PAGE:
EVA is where the vast majority of my TYPs end up, while Hyatt gets pretty much all of my URs. I still don’t think that’s enough of a reason alone to keep the CSR. I downgraded mine last year after proactively transferring my URs to Hyatt. I will then soon upgrade back to CSR so I can double dip the travel credit, and repeat that process as long as they’ll let me.

JustSaying
Guest
JustSaying

It seems to me that the smart frequent flyer almost always uses the highest multiple 5X rules and then banks all programs and redeems based on best return. If you stay ahead of the game then that has to be the best strategy as opposed to focusing on one trip and one redemption.

CaveDweller
Guest
CaveDweller

Well Said !! If it works for u Great !! But look @ the longer run ..It’s changing but since 2010 i can still get my Cheap Butt in a seat from ORD>CDG to So called Look around .in One new CC.. Annual Fee $95 +$88 fees..

CHEERs

JustSaying
Guest
JustSaying

Lot of drama in the discussion. Greg this is the perfect opportunity for one of your PERT diagrams showing the different avenues for spend in different categories to get to a end redemption. I get great value from buying wine in the Citi 2X entertainment category and will until this summer. Also 5X to dine is a no brainer. Sports tickets 2X. It’s really a lifestyle question.

Hadley V. Baxendale
Guest
Hadley V. Baxendale

Thank you JS — I had forgotten about that. We have used the Prestige to great effect for our “high brow” entertainment purchases. Without explicitly revealing same, JS indicated that the 2 points/$1 spent for such purchases are ending, as well on 9/1/2019 — Yet another reason why the Citi TY Prestige and program have lost its lustre for us.

Our annual fee comes due in 10/19 and you can bet that it won’t be renewed — even though it’s effective cost to us is $100 OOP.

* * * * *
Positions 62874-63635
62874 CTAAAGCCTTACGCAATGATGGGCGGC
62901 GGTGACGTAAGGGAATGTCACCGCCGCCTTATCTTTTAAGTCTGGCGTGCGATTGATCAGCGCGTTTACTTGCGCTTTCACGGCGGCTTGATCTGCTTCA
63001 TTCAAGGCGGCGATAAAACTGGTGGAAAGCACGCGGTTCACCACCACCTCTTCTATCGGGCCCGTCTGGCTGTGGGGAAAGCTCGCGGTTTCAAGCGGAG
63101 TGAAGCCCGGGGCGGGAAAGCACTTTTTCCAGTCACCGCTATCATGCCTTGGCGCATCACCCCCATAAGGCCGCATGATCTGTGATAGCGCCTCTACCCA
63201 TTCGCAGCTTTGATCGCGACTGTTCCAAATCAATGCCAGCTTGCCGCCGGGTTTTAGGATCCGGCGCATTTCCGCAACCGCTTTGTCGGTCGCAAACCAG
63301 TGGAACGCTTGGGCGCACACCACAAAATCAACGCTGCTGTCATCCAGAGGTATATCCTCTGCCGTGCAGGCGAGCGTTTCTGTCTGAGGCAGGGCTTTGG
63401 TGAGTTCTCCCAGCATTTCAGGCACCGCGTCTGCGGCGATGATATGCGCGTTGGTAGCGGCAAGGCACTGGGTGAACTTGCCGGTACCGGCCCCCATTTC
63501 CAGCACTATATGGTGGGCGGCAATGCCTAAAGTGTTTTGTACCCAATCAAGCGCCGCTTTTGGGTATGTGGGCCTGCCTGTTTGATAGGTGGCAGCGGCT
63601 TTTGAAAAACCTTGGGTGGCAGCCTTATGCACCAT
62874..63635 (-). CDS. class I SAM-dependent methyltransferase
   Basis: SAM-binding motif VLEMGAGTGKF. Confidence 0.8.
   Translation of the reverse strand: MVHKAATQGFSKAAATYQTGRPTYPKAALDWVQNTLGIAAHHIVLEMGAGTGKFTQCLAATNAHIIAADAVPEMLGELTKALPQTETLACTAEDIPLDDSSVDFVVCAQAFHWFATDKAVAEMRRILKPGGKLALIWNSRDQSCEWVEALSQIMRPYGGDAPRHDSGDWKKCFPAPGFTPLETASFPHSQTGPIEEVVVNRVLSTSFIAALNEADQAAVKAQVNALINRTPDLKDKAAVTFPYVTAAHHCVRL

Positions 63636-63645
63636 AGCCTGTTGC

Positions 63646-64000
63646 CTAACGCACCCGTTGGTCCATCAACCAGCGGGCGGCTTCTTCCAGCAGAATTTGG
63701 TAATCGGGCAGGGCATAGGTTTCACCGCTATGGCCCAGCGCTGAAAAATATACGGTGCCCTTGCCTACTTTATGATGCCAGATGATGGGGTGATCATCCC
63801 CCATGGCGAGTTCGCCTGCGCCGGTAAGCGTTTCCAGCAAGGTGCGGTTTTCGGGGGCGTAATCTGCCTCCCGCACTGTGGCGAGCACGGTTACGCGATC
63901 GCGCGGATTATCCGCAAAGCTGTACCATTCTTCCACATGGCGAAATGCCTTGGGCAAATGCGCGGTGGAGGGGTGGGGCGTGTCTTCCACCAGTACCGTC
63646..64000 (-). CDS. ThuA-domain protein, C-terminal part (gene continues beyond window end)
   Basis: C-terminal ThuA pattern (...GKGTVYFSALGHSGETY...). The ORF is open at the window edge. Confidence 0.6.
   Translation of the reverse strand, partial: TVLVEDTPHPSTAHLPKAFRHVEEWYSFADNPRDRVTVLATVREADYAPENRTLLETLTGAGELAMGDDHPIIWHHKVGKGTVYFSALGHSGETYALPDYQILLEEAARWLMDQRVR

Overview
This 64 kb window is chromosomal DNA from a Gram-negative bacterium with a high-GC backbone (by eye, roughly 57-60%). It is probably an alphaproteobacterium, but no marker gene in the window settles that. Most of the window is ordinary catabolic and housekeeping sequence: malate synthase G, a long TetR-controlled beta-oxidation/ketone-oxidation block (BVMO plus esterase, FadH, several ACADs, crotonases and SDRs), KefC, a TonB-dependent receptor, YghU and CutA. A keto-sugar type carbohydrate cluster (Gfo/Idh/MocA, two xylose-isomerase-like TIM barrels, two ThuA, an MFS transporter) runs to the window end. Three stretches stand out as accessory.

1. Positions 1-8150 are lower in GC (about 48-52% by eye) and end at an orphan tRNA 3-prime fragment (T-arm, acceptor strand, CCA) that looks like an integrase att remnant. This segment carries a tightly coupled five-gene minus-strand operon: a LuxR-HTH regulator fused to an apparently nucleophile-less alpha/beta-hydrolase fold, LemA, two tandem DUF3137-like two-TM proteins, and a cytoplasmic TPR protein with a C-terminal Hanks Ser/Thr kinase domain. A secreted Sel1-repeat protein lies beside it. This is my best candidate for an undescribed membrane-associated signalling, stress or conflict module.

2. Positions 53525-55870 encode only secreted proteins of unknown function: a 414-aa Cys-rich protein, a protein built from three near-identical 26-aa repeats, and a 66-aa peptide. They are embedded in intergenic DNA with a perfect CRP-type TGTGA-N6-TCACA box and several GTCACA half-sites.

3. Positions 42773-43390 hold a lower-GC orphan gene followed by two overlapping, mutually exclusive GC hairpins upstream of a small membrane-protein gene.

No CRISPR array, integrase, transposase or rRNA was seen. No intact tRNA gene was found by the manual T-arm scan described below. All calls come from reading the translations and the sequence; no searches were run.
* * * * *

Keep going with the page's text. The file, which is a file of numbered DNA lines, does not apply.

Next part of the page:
With the AMEX Aspire, AMEX Ascend and SPG Luxury card now out, their annual fees are to us much more worthy than Citi’s new effective cost, especially since for us the AMEX Aspire had no cost at all, the Ascend’s annual fee was more than surpassed by the retention offer we received, as well as this past year’s AMEX offers, and the fact that an effective $150.00 annual fee for the SPG Luxury Card is worthwhile to this lifetime Platinum member of Marriott Reward in exchange for a certificate good for example at the Ritz Carlton Vienna and I believe the hotel Bristol in that same city — just an example how the $150 effective fee is surpassed by that calibre/category’s hotels’ room night costs. (Otherwsie, it is truly a sock drawer card).

Of course, we have a great deal of non-bonus spend to make also holding an AMEX Ascend worthwhile, but if you don’t have same, that’s fine — choose what is best for yourself, as CD says.

However, all that I am saying is that the upping of 5x points on dining and 3x for certain travel expenses by Citi, is more than offset to this Chase Reserve holder who sees 3x travel expenses via Citi still a pale comparison to the Chase Reserve’s 3x travel expenses which are still more varied. Thus, all that the new Citi formulae offers to me is 5x dining — sorry, but I will still favor 3x Ultimate Rewards from the Chase Sapphire due to the better stable of transfer partners and the fact that I will earn 1.5 cents per UR point from airline redemption from the Chase Rewards mall — which under Citi’s new scheme is very similar to the effective value of UR points redemption earned from dining.

5 TY points from $1 spent on dining = 5 cents from the Citi travel mall for airline or other redemption.

3 UR points from $1 spent on dining = 3 X 1.5 cents for travel purchases from the Chase UR mall = 4.5 cents value from UR redemption.

1/2 cent more from simply dining expenses is a poor excuse in my book to continue to pay the effective cost to me of $100 for the Citi Prestige card, especially when the UR transfer partners are really so much better.

As noted above, AMEX’s new Hilton and SPG cards are a good value IMHO, and the $100 effective fee from the Prestige is better allocated to the annual fee from one of these products.

Thus, with Citi eliminating the 2x bonus on Entertainment purchases, yet another Citi benefit to me will be extinguished and the card’s utility becomes even more esoteric.

CaveDweller
Guest
CaveDweller

HVB
That’s great for you the AMEX cards work you I had trouble spending on like the 5 I had . Where I shop they didn’t take them so the IRS payment was the key for the min. .,Post your next high end card u get I have room for only one . I have till 7/15/2019 to change my mind .